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After The Dhury Yan And Rambutt’an Drama, NRD Wants To Teach Parents How To Name Their Kids



Human beings are probably the weirdest of all the creatures on earth. Recently, a Malaysian family came under fire online after people found out that they had given their children names that sounded like fruit. But, let’s get real. Humans have been naming their kids strange names for decades now. Some people just don’t understand how having an unfortunate, funny, or awkward name can be a hard thing to overcome in life.

Well, it turns out that the National Registration Department (NRD) is here to save unfortunate babies who have clueless parents. According to New Straits Times, an NRD spokesperson said that even though registration of unique names are allowed, parents are encouraged to seek their advice when naming their kids.

The department doesn’t impose strict rules or conditions over registering names, but they do provide guidelines for parents who want to give their children extraordinary names.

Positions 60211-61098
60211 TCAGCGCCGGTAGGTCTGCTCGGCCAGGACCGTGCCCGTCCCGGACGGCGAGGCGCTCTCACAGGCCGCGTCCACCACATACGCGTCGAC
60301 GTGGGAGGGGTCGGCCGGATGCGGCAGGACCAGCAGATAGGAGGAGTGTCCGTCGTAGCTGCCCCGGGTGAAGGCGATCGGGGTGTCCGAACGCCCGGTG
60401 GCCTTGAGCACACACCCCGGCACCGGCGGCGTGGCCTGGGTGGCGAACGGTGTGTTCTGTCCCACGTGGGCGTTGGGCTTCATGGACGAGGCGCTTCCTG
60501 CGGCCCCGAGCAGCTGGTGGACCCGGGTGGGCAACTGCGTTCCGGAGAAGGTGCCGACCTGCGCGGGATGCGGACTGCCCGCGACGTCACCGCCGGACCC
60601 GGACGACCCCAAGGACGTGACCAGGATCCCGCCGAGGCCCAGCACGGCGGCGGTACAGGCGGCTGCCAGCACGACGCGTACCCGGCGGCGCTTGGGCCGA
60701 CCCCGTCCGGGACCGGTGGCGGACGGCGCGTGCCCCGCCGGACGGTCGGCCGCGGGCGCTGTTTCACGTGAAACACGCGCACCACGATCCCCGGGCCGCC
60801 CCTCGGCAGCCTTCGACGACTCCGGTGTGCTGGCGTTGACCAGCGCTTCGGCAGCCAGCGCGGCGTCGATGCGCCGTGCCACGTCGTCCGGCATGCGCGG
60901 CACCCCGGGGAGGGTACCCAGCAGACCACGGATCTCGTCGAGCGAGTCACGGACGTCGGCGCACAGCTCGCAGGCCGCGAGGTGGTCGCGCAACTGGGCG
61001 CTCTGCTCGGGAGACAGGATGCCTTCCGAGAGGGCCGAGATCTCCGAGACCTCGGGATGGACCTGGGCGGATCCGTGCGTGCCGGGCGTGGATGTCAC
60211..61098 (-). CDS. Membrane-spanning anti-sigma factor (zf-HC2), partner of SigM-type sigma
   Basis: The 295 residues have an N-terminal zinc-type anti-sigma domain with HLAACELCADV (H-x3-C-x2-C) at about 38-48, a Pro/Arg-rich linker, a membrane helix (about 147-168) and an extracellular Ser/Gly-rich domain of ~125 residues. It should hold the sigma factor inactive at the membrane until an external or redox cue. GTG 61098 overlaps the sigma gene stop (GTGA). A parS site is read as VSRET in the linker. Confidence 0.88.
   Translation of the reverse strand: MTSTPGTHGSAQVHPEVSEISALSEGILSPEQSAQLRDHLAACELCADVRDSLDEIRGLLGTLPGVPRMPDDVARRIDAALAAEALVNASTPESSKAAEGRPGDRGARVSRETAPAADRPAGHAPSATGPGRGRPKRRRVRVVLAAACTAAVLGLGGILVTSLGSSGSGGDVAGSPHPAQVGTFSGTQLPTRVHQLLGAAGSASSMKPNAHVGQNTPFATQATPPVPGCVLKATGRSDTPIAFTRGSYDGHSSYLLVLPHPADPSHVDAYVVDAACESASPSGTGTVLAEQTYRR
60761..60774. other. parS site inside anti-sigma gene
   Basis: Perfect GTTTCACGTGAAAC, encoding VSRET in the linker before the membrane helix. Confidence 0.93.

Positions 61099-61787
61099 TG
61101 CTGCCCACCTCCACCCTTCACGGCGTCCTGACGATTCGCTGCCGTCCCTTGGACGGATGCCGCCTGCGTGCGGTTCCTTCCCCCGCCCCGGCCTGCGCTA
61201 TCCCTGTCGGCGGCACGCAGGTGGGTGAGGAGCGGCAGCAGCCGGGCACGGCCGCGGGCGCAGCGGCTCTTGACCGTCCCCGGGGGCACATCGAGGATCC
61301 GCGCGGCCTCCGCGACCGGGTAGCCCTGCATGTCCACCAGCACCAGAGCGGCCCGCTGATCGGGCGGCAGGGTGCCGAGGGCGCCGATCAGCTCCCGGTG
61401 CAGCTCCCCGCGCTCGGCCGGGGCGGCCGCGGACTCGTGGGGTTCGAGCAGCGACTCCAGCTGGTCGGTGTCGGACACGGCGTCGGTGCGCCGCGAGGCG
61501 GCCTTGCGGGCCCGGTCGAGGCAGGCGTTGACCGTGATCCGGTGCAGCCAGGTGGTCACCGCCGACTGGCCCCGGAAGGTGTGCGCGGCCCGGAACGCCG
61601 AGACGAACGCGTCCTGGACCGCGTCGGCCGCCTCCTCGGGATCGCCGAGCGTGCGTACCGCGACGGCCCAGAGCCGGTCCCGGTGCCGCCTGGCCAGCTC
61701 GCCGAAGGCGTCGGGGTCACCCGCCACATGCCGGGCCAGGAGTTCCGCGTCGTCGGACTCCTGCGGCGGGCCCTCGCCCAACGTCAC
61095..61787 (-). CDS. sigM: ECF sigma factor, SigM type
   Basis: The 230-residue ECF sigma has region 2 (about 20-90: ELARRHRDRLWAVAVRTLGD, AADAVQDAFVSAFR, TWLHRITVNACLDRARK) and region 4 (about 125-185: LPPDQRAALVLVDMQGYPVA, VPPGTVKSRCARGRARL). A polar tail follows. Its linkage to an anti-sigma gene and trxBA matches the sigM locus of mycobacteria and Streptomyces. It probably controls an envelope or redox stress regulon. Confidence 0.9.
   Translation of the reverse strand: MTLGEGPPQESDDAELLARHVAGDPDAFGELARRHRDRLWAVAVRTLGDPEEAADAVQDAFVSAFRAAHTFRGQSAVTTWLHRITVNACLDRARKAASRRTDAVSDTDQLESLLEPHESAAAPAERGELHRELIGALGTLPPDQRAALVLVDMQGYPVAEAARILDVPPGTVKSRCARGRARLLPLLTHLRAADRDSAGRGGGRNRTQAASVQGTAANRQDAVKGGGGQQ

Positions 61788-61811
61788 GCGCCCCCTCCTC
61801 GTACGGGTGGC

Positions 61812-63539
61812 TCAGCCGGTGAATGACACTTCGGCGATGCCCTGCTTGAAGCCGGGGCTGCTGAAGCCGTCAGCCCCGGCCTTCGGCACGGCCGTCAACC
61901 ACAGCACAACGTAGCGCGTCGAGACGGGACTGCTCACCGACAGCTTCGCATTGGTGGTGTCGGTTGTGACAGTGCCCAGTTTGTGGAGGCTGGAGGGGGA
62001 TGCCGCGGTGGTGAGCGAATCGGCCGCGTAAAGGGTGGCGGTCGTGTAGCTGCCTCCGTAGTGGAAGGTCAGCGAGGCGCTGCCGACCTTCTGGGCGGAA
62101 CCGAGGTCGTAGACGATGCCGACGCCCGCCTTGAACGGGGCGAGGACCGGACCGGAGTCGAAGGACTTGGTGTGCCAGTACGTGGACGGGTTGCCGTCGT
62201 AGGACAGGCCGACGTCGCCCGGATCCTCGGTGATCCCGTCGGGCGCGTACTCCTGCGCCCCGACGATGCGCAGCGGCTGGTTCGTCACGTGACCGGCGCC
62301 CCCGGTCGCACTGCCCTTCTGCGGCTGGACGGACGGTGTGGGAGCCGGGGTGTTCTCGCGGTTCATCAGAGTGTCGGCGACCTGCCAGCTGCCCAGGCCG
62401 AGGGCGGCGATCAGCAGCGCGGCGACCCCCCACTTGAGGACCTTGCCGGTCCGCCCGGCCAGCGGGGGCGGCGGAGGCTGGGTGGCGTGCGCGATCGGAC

The guideline has two categories: objectionable and inappropriate (undesirable). The spokesperson said that the Malaysian family who named their children Dhury Yan and Rambutt’an fell under the “undesirable names” category.

“In such cases, we would advise the parents. But we will not object if they insist on registering the names. They have to provide a sworn statement saying they agreed to register the said names,” she said.

Other names that fall under the undesirable category include insects, animals and food, names synonymous with being funny (like short, skinny), weather (rain), colours and digits or alphanumerical names (names that contain letters and digits). It seems that alphanumerical names aren’t just reserved for social media passwords.

Objectionable names on the other hand are names that carry honorary titles, positions (haji, mufti, captain), professional titles (doctor, professor), and warrior names (pendekar, panglima). These names aren’t allowed to be used for naming babies.

Names with sexual references, names that carry bad connotations (malang, haram) and multiple names using aliases are also put in the objectionable category.

If parents do wish to change their children’s names, NRD gives a period of one year after the child’s birth to do so.

Expecting parents, if you’re planning on coming up with a unique name for your kids, do check the names with friends, family, and the NRD. They might spot something you missed, and save your kid a lifetime of humiliation.

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